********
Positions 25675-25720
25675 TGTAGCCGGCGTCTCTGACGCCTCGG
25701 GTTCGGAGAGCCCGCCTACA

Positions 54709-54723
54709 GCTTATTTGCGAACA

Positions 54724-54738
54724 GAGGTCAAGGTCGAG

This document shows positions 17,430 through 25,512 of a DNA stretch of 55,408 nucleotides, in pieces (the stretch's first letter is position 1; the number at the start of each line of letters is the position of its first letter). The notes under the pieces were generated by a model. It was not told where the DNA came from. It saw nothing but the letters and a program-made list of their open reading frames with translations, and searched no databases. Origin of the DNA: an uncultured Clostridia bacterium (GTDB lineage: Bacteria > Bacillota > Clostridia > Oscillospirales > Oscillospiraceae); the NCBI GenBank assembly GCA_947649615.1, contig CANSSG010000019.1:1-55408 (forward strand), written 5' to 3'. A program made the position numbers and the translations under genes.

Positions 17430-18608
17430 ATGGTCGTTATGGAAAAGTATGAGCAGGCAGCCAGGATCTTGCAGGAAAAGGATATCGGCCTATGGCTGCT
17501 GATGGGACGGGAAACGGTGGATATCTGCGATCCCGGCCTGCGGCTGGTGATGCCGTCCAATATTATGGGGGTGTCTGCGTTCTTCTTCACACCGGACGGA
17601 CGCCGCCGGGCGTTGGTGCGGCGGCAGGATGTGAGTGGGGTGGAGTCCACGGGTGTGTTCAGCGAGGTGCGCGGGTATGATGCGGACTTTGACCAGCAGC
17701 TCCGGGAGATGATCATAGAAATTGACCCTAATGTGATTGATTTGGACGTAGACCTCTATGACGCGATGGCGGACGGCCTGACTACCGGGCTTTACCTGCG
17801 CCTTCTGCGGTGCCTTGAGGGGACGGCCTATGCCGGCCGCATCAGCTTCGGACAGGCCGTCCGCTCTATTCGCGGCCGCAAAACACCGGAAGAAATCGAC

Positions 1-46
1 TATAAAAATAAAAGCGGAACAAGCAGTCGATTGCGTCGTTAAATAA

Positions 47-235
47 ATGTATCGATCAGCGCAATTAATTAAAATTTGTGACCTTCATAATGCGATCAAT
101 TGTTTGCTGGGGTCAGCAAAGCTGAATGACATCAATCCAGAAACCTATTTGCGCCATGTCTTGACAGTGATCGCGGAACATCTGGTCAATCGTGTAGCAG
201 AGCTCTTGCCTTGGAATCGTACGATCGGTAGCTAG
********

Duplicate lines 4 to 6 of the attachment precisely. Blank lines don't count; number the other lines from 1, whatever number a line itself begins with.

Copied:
Positions 54709-54723
54709 GCTTATTTGCGAACA

Positions 54724-54738